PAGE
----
While keywords aren’t as important as they were before to SEO, they still do matter. So you still want to pay them close attention.
That means it’s still important to carefully research for the right keywords and build relevant and engaging content around them. It’s still essential to prioritize long-tail keywords over short-tail keywords. And it still matters that your keywords appear in your post titles, URLs, headings, subheadings, meta descriptions, alt texts, etc.
But keyword stuffing should be avoided at all costs. There’s no value in cramming keywords to your article to the point that it becomes altogether unintelligible. It won’t improve your SEO. You’ll only be creating a negative user experience. And you’ll even be penalized by Google.
Instead, your goal should be to write naturally, and your keywords (or synonyms) should fit in logically and organically with your content.
The bottom line: yes, keywords still matter to SEO, but don’t get hung up on them. Focus instead on creating helpful and meaningful content that provide real value to people – now that’s much better for SEO.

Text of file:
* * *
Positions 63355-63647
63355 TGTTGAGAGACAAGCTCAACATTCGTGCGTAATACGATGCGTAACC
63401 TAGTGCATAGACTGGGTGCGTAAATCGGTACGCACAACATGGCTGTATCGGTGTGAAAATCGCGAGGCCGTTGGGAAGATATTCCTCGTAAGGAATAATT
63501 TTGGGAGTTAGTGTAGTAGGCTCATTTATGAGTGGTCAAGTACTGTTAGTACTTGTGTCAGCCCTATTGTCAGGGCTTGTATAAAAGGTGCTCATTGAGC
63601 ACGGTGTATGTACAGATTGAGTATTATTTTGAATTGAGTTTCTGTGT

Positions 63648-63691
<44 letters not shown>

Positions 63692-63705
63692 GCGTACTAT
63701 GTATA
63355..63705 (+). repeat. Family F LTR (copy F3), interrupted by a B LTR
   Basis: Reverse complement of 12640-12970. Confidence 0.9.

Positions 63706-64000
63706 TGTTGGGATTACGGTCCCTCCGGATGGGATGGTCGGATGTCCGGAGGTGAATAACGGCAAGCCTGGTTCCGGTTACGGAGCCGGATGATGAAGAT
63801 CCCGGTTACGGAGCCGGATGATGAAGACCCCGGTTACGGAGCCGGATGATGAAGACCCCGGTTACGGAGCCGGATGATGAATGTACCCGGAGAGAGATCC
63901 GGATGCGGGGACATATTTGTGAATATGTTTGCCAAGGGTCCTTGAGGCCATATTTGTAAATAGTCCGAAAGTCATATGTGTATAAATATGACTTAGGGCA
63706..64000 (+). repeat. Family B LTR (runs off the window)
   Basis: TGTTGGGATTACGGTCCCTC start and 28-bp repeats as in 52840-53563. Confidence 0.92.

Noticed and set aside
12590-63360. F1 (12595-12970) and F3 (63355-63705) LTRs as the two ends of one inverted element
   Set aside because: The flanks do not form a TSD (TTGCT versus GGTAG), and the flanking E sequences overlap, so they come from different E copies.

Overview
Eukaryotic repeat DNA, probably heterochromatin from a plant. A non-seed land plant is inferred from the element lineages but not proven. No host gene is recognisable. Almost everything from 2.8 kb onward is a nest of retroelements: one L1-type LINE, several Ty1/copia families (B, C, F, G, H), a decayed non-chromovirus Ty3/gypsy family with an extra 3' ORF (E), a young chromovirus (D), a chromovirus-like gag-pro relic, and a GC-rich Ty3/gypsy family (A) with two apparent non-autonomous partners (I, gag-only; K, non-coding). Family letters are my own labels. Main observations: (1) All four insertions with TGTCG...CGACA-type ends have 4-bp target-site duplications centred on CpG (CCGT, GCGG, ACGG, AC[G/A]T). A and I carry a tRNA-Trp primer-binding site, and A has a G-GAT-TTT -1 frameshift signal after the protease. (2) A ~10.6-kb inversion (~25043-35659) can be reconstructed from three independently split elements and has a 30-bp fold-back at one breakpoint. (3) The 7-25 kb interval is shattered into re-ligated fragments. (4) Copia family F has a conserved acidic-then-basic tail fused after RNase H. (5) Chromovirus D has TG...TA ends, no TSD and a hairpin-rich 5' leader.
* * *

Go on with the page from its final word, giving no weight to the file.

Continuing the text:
8. Use the meta description tag
The meta description tag is a brief summary or snippet of a page or post in your blog. It’s the short text displayed beneath the title of an article or post in the search results. It’s meant to help people decide whether to click on your article or not. If it contains helpful information relevant to their query, it sells the click, and the more clicks you get, the better your ranking.
But if you haven’t prepared a meta description tag for your page or post, then Google will simply come up with its own – and sometimes, it’s a hit or miss. At times, the snippet it displays from your article is helpful to people, and at times, it’s not. So it’s always better to have your own meta description just in case.
You can craft your meta description tag for each of your page or post through Yoast SEO. Just open the editing interface for a particular page or post, find the Yoast SEO panel at the bottom, and input your meta description where it says so.